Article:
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MEN'S BASKETBALL: Jay Wright Leaves a Lasting Legacy and Spirited Tradition in the Philadelphia Big 5

By Rich Flanagan Photos: Mike Nance & Kathy Leister, 04/24/22, 6:00PM EDT


Photos: Mike Nance, Krystal Williams & Kathy Leister

By: Rich Flanagan

VILLANOVA, PA – Before Steve Donahue got his first head coaching gig at Cornell, he was a longtime assistant under Fran Dunphy at the University of Pennsylvania.

During that stint, the Quakers won six Ivy League titles. In January 1996, Penn traveled to Hempstead, N.Y. to take on Hofstra. The Quakers were three years away from winning their next league title, but they dismantled the Pride that day, 83-55. Donahue sat to the right of Dunphy and on the other sideline stood a 34-year-old coach, who looked a bit unsure of himself, in his second season at the helm of the Pride.

That man was Jay Wright.

Jay Wright said he knows that he is "going to miss the games" but looks forward to building lasting relationships with his players in a different aspect:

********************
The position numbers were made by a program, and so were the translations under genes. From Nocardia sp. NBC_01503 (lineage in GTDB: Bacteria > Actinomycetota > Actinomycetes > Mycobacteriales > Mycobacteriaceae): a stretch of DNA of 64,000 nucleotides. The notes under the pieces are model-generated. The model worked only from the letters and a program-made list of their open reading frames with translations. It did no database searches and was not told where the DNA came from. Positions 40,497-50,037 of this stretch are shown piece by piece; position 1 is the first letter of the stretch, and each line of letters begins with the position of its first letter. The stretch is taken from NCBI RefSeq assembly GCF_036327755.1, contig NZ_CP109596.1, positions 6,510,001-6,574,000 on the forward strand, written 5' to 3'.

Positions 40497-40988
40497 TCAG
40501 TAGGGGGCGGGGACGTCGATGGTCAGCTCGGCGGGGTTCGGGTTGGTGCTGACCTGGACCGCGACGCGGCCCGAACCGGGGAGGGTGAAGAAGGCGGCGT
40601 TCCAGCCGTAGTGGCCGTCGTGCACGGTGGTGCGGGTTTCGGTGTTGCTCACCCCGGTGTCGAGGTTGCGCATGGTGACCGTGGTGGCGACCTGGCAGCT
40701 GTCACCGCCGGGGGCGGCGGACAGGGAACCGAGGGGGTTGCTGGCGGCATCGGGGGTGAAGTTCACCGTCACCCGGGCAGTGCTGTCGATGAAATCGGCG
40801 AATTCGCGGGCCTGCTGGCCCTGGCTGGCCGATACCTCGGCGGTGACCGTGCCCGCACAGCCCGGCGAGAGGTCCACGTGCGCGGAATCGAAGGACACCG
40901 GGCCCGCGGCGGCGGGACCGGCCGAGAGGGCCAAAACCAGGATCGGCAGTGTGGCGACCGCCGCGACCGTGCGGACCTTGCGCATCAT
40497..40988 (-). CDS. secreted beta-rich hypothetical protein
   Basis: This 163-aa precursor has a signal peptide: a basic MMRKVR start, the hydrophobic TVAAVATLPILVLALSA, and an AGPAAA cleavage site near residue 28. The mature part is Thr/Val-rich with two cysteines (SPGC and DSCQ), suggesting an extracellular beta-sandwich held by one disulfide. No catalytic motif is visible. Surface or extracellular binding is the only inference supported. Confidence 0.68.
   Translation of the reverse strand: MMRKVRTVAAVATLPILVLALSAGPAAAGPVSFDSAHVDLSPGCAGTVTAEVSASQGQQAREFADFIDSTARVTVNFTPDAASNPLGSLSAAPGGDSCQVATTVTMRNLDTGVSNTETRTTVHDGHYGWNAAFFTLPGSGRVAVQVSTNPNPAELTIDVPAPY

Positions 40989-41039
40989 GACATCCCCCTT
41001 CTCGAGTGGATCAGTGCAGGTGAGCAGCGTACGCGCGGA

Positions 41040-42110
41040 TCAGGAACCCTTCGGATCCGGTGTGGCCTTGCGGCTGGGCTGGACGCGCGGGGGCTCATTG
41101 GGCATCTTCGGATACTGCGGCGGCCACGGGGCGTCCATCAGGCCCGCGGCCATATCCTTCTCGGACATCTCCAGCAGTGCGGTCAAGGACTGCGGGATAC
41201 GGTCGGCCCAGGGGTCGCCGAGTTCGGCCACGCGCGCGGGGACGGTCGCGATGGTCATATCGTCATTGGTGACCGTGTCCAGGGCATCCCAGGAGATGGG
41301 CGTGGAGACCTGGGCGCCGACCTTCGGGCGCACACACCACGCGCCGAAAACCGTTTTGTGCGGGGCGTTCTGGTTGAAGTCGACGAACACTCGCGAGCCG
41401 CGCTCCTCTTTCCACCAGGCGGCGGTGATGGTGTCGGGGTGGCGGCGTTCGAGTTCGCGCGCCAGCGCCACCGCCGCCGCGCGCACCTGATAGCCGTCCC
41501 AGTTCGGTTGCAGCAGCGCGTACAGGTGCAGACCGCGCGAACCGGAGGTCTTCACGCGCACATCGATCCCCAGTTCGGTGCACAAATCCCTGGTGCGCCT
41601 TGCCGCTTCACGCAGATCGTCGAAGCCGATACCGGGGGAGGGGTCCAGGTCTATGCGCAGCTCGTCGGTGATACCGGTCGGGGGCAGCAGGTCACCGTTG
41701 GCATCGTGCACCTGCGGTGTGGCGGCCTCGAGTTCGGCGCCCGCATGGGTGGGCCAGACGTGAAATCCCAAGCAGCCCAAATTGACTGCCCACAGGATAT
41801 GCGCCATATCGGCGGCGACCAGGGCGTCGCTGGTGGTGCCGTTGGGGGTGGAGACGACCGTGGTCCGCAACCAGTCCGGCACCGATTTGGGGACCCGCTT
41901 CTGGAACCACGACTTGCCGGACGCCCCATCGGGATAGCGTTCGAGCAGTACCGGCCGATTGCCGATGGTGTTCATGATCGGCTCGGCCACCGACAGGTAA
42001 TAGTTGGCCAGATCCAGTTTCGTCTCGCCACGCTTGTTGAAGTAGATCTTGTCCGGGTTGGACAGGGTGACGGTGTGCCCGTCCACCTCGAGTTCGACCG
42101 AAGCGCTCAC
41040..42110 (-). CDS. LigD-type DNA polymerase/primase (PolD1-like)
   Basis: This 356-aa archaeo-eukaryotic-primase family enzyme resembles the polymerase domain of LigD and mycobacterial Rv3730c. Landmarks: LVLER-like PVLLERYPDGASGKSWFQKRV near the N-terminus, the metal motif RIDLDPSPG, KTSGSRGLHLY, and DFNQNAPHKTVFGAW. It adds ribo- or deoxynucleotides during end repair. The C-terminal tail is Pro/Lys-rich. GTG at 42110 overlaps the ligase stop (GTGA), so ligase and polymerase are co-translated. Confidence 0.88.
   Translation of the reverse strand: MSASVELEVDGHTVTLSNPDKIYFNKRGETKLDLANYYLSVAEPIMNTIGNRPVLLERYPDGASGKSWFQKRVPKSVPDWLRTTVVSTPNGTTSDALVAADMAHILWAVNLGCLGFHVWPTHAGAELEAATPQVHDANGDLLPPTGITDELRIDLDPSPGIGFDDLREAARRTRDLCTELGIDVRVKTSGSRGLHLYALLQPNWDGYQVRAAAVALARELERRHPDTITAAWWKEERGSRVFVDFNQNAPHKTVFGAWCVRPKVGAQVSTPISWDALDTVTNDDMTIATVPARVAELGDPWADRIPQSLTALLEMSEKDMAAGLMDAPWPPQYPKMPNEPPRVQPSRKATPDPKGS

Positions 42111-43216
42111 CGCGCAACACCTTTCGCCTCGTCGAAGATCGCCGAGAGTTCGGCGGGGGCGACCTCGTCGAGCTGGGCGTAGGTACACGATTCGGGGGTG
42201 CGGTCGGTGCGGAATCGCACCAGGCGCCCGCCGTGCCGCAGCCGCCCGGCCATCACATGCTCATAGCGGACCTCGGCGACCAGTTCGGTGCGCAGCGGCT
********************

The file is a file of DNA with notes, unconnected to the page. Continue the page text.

Kyle Neptune said it's "a dream come true" to be the new head coach of the Villanova Wildcats and thanks Wright for having an eternal impact on his career:

Donahue recalls what that afternoon was like and how no one had any idea at that time that Wright would transform into one of the most prolific coaches the sport has ever known.

“The first time we played against him, I was an assistant at Penn, and it was his second year at Hofstra,” Donahue said. “We had an average Penn team and we really handed it to them. To see where his career has taken him and the dedication to his craft and the ability to make Hofstra into a winner, then take Villanova to these elite steps is so historic and hard to put into words.”